Sunday, July 28, 2013

Gary Shearston: I Get a Kick Out of You

At the end of September 1974 I contracted bronchitis and was off school for a couple of weeks. This period coincided with the second general election campaign of that year, and I got into the habit of staying up to watch the late night election programmes.

I was already interested in politics, partly as a result of the Liberal Party's recent by-election successes - Alan Wyburn-Powell reminded us that Friday was the 40th anniversary of our double triumph at Ripon and the Isle of Ely. But those two weeks were certainly a factor in making me far more interested.

Who knows? If I had kept healthy as a 14-year-old there might have been no Lord Bonkers.

The record that reminds me of lying in bed, feeling ill and listening to Radio 1 in those weeks is this one. Gary Shearston, it turns out, had a considerable reputation as a folk singer in his native Australia and was later ordained as an Anglican priest.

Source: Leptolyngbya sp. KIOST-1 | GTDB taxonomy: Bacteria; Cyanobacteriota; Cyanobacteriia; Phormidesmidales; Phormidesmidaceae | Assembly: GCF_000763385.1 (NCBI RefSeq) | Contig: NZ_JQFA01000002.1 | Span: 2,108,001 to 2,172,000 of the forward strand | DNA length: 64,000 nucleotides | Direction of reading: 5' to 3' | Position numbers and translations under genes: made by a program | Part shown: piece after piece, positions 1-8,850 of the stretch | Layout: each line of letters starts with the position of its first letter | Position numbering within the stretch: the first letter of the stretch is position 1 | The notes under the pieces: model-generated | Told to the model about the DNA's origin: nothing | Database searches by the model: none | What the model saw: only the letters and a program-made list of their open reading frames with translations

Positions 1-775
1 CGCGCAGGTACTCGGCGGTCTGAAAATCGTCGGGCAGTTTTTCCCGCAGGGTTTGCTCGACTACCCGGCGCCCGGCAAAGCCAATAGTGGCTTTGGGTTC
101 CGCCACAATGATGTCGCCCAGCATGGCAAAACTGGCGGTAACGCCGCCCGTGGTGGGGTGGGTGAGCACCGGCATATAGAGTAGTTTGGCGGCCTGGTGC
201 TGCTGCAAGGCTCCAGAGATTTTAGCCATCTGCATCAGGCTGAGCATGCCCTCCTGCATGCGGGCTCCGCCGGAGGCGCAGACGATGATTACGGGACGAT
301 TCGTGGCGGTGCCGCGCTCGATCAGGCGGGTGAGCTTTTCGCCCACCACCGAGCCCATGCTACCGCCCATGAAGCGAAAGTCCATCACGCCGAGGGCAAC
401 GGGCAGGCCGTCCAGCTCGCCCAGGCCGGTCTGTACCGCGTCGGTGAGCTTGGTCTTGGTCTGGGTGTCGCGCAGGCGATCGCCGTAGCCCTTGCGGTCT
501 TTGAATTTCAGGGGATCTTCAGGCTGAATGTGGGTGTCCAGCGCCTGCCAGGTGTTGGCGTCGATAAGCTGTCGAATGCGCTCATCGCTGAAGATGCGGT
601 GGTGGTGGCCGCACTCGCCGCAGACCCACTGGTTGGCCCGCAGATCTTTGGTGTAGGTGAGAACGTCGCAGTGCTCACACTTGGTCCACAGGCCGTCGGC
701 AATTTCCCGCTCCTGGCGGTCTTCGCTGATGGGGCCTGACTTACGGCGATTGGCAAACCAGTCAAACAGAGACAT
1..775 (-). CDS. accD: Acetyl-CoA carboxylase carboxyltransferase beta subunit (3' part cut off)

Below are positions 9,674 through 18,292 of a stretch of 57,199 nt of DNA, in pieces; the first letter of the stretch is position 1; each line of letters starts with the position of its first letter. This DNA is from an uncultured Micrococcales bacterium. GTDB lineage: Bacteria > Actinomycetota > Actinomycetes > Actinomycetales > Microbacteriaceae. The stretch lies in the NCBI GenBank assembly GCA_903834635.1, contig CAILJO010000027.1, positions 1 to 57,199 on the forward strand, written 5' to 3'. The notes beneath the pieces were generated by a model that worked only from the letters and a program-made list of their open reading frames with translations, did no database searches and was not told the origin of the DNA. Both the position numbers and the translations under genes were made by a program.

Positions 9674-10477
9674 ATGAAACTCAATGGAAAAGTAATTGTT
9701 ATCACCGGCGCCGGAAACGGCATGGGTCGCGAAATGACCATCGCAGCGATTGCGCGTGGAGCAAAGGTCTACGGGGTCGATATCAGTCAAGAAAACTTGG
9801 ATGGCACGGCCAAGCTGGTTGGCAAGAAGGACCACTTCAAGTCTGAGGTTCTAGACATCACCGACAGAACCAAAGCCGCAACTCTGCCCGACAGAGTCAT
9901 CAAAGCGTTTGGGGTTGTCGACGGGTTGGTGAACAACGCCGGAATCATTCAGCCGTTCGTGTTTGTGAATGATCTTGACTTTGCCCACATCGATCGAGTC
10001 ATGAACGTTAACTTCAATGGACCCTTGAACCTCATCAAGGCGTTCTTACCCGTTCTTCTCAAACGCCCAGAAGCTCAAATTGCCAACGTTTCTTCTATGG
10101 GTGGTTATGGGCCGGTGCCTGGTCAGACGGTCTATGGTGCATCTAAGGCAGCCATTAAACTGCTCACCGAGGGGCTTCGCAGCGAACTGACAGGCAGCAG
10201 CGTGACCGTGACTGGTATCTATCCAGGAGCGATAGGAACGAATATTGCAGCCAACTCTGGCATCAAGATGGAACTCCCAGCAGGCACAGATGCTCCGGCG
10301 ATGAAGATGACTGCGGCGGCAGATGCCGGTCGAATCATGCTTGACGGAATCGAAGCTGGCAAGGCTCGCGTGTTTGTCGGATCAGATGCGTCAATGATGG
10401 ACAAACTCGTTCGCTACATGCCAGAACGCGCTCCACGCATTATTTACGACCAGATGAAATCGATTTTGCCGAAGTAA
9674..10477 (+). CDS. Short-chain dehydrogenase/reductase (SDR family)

Is it any good? Nor really, though it is hard to dislike and it is at least a version great Cole Porter song. Perhaps its success (it reached no. 7 in the singles charts) was a sign of the coming of that strange period, between the height of glam rock and the coming of punk and disco, when the charts seemed unusually full of novelty hits.

Something made me think of this song the other day and look Shearston up. I found he had died on the first of this month, aged 74.


Simon Titley said...

This record became a hit in the UK because it was discovered, championed and played repeatedly by John Peel.

Jonathan Calder said...

Thanks, Simon.